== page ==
We see no need to panic over the Blair County commissioners' plan to initiate the first property reassessment since 1958.
It's a process that takes place over time, and commissioners seem to be moving step-by-step toward what they hope will be a job well done.
In December, we reported that Blair County was closer than ever to reassessment.
From the county's 2014 budget, spending practices and current tax levy, we concluded that commissioners were heading toward a financial barrier leaving them nowhere to turn for operating revenue.
At Tuesday's weekly commissioners' meeting, Finance Director Robert Kuntz provided a presentation enumerating what the county faces, in the form of budgetary projections through 2017.
Based on Kuntz's numbers, commissioners will need the maximum 30-mill real estate general fund tax levy in 2015 and 2016, along with reserve funds, to make those annual budgets balance.
But at the end of 2016, if Kuntz's projections are accurate, the county will have $1.3 million in reserve, and that won't be enough to balance the 2017 budget.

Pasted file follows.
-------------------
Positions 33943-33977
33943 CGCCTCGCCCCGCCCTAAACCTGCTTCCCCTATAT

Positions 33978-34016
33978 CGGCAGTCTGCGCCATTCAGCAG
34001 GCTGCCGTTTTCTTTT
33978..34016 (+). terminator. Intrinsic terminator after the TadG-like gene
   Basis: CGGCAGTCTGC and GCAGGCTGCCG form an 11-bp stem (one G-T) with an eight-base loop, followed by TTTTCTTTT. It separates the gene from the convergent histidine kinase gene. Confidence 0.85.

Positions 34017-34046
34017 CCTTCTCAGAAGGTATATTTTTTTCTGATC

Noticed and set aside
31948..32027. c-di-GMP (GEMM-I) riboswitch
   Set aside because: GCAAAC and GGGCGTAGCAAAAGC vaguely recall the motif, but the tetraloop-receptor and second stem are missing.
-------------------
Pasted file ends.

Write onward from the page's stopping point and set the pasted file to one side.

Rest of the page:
So the county will be stuck.
While some will disagree and say commissioners can slash expenses, that's not necessarily the answer for a local government responsible for a prison, a court system, a child welfare agency, a 911 emergency communications system and additional departments that operate for the benefit and safety of local residents.
While the county's financial picture and spending practices are always subject to review, debate and sometimes criticism, we can think of nothing to be gained by continuing to avoid reassessment.
In fact, because commissioners have waited so long to tackle reassessment, their backs are up against the wall on a process requiring a significant amount of time to compile information and calculate new values for every property in Blair County.
Since 1958 when the last assessment was done in Blair County, properties have changed, communities have changed, and there's no way county leaders can guarantee that property owners are being taxed fairly.
So it's time for everyone to find out, through reassessment, if their property is assessed too high, too low or just right.
For that reason and for financial reasons, commissioners need to keep moving toward reassessment.
It's the right thing to do.